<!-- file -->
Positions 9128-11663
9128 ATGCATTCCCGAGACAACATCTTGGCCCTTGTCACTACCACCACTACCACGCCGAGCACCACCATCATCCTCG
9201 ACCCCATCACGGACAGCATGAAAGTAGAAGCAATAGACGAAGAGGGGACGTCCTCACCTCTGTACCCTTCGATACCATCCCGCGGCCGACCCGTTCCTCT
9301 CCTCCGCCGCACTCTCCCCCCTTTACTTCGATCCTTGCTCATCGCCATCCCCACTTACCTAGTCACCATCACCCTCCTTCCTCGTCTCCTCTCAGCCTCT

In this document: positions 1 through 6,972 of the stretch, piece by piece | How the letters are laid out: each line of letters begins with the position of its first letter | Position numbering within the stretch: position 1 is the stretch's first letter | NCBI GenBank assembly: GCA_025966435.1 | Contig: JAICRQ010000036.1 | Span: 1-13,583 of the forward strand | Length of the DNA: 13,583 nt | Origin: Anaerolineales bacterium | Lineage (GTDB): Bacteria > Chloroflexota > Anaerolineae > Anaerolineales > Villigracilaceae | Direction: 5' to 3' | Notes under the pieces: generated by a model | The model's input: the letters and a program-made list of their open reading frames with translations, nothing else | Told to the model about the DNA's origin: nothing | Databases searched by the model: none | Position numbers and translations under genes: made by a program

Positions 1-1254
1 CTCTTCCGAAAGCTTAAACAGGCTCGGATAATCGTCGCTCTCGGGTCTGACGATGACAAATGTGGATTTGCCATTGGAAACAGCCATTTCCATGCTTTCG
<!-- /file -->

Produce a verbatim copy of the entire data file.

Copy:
Positions 9128-11663
9128 ATGCATTCCCGAGACAACATCTTGGCCCTTGTCACTACCACCACTACCACGCCGAGCACCACCATCATCCTCG
9201 ACCCCATCACGGACAGCATGAAAGTAGAAGCAATAGACGAAGAGGGGACGTCCTCACCTCTGTACCCTTCGATACCATCCCGCGGCCGACCCGTTCCTCT
9301 CCTCCGCCGCACTCTCCCCCCTTTACTTCGATCCTTGCTCATCGCCATCCCCACTTACCTAGTCACCATCACCCTCCTTCCTCGTCTCCTCTCAGCCTCT

In this document: positions 1 through 6,972 of the stretch, piece by piece | How the letters are laid out: each line of letters begins with the position of its first letter | Position numbering within the stretch: position 1 is the stretch's first letter | NCBI GenBank assembly: GCA_025966435.1 | Contig: JAICRQ010000036.1 | Span: 1-13,583 of the forward strand | Length of the DNA: 13,583 nt | Origin: Anaerolineales bacterium | Lineage (GTDB): Bacteria > Chloroflexota > Anaerolineae > Anaerolineales > Villigracilaceae | Direction: 5' to 3' | Notes under the pieces: generated by a model | The model's input: the letters and a program-made list of their open reading frames with translations, nothing else | Told to the model about the DNA's origin: nothing | Databases searched by the model: none | Position numbers and translations under genes: made by a program

Positions 1-1254
1 CTCTTCCGAAAGCTTAAACAGGCTCGGATAATCGTCGCTCTCGGGTCTGACGATGACAAATGTGGATTTGCCATTGGAAACAGCCATTTCCATGCTTTCG